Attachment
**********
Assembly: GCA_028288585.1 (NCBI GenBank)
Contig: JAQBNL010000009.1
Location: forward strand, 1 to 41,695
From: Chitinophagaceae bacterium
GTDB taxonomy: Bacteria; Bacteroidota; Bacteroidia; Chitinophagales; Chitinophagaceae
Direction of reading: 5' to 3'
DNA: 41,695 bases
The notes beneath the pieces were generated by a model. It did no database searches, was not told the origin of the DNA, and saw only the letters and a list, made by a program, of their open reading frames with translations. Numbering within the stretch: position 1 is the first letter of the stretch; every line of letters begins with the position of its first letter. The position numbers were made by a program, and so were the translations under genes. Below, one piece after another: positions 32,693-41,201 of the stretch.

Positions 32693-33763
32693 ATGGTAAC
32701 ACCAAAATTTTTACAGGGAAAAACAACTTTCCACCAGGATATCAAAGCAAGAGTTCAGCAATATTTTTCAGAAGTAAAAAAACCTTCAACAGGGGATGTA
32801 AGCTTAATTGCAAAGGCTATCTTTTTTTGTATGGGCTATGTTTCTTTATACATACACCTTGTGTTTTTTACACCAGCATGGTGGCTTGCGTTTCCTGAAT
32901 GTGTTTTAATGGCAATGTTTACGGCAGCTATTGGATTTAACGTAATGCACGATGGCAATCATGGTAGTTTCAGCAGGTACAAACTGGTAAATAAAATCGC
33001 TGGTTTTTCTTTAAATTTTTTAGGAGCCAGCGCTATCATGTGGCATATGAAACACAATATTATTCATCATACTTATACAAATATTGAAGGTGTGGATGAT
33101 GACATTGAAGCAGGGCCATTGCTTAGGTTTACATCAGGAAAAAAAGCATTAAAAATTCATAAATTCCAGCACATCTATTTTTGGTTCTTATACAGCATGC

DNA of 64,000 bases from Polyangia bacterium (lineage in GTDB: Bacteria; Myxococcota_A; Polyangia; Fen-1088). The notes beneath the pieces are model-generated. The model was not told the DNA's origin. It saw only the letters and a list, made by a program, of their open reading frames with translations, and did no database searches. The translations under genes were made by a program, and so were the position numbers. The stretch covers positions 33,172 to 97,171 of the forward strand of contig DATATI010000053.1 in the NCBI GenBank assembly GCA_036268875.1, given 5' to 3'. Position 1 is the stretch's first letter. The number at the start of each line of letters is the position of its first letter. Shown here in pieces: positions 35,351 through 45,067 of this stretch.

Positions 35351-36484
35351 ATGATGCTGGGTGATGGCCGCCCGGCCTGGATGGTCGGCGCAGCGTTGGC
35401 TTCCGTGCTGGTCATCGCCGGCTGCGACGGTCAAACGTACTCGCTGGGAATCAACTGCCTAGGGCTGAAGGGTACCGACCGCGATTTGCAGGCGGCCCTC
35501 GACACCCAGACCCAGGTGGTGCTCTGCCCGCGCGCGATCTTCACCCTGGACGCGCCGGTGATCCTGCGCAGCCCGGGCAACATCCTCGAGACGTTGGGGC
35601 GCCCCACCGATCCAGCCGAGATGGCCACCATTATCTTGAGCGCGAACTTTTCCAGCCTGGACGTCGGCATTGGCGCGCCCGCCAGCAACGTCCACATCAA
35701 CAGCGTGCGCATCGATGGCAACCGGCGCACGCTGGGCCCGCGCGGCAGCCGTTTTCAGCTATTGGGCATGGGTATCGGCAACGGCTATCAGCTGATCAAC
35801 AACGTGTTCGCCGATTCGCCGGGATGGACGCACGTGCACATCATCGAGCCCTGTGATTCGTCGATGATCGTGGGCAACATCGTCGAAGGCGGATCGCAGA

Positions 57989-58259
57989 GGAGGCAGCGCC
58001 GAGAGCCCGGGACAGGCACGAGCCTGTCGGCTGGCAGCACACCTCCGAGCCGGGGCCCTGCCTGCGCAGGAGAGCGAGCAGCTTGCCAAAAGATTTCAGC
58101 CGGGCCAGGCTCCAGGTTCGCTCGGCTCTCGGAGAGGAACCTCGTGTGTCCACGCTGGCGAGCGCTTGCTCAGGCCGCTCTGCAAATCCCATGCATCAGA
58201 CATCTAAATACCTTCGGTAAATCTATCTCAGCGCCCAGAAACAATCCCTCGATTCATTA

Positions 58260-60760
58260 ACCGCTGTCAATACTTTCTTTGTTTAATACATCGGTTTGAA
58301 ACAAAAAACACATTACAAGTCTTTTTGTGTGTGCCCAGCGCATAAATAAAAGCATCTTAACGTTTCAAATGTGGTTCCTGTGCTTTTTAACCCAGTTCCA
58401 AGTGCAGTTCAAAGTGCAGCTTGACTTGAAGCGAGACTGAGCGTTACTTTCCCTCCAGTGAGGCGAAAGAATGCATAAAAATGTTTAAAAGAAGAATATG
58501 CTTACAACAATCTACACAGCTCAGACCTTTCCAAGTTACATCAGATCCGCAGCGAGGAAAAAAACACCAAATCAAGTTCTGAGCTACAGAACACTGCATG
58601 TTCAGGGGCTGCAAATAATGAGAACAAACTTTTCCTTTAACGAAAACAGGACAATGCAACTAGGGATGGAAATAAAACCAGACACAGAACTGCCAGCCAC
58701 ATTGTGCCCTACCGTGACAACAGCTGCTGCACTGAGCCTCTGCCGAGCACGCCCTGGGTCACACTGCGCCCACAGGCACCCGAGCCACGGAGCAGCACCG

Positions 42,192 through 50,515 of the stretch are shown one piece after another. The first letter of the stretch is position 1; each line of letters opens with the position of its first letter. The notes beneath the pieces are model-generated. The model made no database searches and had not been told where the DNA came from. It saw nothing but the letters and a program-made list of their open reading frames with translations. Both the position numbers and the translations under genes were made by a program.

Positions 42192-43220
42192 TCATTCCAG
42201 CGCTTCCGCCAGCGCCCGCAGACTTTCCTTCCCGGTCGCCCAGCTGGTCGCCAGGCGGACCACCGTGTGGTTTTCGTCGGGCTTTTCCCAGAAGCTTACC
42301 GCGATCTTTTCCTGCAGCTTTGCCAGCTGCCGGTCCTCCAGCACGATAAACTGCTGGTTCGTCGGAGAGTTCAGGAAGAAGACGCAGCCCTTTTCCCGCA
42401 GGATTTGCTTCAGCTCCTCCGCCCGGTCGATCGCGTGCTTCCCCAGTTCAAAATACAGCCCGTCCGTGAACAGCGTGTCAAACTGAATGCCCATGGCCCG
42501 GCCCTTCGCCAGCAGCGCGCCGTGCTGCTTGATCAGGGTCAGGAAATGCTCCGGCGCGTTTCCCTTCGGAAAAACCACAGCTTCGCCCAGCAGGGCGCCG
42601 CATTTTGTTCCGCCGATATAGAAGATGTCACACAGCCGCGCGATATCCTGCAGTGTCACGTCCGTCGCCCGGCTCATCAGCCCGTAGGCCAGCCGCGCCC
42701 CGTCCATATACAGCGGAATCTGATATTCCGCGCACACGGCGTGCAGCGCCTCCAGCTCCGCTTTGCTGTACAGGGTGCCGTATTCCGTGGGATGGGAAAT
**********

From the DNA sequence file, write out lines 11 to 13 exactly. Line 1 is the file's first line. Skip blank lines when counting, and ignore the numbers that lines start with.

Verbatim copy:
32701 ACCAAAATTTTTACAGGGAAAAACAACTTTCCACCAGGATATCAAAGCAAGAGTTCAGCAATATTTTTCAGAAGTAAAAAAACCTTCAACAGGGGATGTA
32801 AGCTTAATTGCAAAGGCTATCTTTTTTTGTATGGGCTATGTTTCTTTATACATACACCTTGTGTTTTTTACACCAGCATGGTGGCTTGCGTTTCCTGAAT
32901 GTGTTTTAATGGCAATGTTTACGGCAGCTATTGGATTTAACGTAATGCACGATGGCAATCATGGTAGTTTCAGCAGGTACAAACTGGTAAATAAAATCGC